Net Neutrality

John Oliver Once Again Hilariously Advocates for 'Net Neutrality'

'Last Week Tonight' even created a website so people can easily tell the FCC what they think of internet "fast lanes."
John Oliver Once Again Hilariously Advocates for 'Net Neutrality'
Image credit: YouTube.com
Entrepreneur Staff
2 min read

If FCC Chairman Ajit Pai gets his way, the Federal Communications Commission will open the doors for internet"fast lanes" by allowing internet service providers to give preferential treatment to favored websites, a practice that is otherwise on the verge of becoming illegal.

Pai has moved to undo the net neutrality regulation the FCC approved (with him voting against it) in 2015 that classified ISPs as telecom services subject to regulation as utilities like the old phone company under Title II of the Federal Communications Act. Revoking the rule would return ISP to much looser regulation Title I.

The FCC is set vote on the change during its May 18 meeting.

Related: FCC Chairman Moves to Eliminate Net Neutrality Regulations

John Oliver, who brilliantly explained the complexities of net neutrality three years ago on Last Week Tonight, returned to the topic Sunday in light of Pai's repeal effort. The comedian does a great job of explaining what net neutrality is and what's at stake if the regulation is repealed before it takes effect (Entrepreneur.com editorially supported the net neutrality rule now facing repeal).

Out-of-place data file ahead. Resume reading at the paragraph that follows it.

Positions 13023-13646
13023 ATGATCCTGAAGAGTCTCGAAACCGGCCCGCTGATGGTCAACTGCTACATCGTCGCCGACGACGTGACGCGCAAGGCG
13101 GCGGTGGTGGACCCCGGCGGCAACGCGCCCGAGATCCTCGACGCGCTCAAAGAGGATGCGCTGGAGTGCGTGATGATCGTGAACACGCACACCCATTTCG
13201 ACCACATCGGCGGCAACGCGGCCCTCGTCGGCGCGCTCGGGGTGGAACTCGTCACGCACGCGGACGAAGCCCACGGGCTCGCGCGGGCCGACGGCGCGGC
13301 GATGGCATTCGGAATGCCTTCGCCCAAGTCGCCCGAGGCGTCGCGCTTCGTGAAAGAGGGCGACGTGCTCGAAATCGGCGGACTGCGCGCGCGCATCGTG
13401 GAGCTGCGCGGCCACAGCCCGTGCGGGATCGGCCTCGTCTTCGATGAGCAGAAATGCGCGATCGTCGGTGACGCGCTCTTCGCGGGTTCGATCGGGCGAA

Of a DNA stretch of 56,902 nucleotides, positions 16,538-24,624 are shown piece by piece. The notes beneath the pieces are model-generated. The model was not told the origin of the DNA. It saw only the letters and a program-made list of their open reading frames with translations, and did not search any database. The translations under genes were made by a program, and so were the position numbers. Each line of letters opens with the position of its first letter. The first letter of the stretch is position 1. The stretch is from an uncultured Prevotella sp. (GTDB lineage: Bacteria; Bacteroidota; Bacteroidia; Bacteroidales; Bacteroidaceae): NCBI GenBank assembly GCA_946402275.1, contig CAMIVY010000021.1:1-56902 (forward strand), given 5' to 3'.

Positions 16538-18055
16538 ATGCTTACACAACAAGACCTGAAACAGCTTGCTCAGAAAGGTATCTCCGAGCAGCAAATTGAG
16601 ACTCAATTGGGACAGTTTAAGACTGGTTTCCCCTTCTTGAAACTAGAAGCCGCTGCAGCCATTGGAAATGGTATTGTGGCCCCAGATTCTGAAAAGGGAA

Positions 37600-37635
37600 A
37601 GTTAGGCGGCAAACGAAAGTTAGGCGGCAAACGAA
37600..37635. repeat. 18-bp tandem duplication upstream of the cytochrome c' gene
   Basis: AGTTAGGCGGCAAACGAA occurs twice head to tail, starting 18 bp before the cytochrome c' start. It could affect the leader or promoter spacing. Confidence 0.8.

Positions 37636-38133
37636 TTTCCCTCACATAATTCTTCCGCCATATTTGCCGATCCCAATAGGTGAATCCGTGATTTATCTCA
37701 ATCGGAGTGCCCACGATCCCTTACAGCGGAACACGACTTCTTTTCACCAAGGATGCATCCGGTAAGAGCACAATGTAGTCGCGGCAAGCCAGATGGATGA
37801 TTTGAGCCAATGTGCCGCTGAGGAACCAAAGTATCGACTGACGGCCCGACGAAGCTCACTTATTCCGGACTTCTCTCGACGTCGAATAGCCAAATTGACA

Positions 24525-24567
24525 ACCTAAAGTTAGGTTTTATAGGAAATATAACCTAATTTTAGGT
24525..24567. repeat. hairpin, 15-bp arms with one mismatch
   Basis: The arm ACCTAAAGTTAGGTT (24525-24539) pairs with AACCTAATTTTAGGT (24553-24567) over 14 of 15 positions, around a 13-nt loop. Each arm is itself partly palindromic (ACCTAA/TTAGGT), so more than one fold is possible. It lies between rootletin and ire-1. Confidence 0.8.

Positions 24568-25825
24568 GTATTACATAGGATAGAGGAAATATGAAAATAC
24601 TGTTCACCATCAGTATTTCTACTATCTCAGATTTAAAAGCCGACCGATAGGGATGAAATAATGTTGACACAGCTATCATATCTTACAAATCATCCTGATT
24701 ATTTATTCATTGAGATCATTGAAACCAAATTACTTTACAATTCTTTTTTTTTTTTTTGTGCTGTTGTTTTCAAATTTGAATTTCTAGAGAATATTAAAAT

Last Week Tonight created a website, GoFCCYourself.com, to make it easy for people to send comments to the FCC on the proposal.

Watch the full bit here:

My Queue

There are no Videos in your queue.

Click on the Add to next to any video to save to your queue.

There are no Articles in your queue.

Click on the Add to next to any article to save to your queue.

There are no Podcasts in your queue.

Click on the Add to next to any podcast episode to save to your queue.

You're not following any authors.

Click the Follow button on any author page to keep up with the latest content from your favorite authors.

What Protecting Democracy and Saving Net Neutrality Have in Common